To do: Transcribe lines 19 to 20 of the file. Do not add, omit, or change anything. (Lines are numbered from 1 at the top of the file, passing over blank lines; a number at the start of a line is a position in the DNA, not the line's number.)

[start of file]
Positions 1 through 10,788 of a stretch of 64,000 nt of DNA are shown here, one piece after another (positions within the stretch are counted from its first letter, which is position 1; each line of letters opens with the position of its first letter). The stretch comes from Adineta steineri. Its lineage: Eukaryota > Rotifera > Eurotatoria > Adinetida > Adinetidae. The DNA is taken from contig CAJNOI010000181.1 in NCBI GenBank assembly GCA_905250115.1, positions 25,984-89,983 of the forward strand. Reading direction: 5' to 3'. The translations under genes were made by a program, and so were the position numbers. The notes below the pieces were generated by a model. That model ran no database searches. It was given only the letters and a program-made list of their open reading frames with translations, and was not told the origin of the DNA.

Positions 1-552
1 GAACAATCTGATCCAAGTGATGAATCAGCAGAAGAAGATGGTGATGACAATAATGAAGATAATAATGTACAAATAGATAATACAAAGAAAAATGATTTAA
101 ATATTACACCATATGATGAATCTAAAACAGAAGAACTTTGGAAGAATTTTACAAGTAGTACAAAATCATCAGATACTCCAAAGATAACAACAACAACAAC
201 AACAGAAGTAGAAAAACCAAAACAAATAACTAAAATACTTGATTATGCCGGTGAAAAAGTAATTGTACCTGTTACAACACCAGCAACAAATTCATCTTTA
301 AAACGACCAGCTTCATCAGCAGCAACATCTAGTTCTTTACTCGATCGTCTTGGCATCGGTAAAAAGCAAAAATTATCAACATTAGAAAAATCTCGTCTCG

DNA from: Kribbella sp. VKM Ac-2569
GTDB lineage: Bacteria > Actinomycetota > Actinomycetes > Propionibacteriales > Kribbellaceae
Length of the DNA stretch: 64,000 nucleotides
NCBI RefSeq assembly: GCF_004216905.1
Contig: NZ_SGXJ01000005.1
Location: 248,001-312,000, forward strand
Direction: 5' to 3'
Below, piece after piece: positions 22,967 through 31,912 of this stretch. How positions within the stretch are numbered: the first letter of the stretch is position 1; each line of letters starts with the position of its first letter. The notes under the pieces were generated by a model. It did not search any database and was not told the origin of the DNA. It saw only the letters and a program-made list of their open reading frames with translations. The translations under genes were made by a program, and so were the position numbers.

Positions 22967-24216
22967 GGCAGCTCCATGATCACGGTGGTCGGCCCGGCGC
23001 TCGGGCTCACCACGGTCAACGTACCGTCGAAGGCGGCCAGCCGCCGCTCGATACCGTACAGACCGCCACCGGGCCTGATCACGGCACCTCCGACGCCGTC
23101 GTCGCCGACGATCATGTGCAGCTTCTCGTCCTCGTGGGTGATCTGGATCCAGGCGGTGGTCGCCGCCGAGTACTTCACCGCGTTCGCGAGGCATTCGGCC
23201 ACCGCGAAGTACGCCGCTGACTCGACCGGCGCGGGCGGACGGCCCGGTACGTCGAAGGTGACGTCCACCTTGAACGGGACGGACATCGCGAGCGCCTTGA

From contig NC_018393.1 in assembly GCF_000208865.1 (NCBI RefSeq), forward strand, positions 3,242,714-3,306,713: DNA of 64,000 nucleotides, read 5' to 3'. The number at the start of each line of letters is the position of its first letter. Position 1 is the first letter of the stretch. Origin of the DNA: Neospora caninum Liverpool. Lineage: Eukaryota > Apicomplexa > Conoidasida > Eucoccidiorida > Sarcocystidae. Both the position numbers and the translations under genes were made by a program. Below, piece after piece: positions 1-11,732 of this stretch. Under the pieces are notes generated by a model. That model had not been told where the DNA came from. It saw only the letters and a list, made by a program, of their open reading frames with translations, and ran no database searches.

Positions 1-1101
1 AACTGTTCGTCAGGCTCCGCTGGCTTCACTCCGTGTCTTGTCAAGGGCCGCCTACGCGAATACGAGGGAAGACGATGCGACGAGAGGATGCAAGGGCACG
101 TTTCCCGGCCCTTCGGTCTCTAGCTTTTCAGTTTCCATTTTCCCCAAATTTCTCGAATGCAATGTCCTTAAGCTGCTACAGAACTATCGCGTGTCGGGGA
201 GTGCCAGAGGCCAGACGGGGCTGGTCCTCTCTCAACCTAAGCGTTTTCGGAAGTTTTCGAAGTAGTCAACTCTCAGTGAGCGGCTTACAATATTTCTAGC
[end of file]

23201 ACCGCGAAGTACGCCGCTGACTCGACCGGCGCGGGCGGACGGCCCGGTACGTCGAAGGTGACGTCCACCTTGAACGGGACGGACATCGCGAGCGCCTTGA

From contig NC_018393.1 in assembly GCF_000208865.1 (NCBI RefSeq), forward strand, positions 3,242,714-3,306,713: DNA of 64,000 nucleotides, read 5' to 3'. The number at the start of each line of letters is the position of its first letter. Position 1 is the first letter of the stretch. Origin of the DNA: Neospora caninum Liverpool. Lineage: Eukaryota > Apicomplexa > Conoidasida > Eucoccidiorida > Sarcocystidae. Both the position numbers and the translations under genes were made by a program. Below, piece after piece: positions 1-11,732 of this stretch. Under the pieces are notes generated by a model. That model had not been told where the DNA came from. It saw only the letters and a list, made by a program, of their open reading frames with translations, and ran no database searches.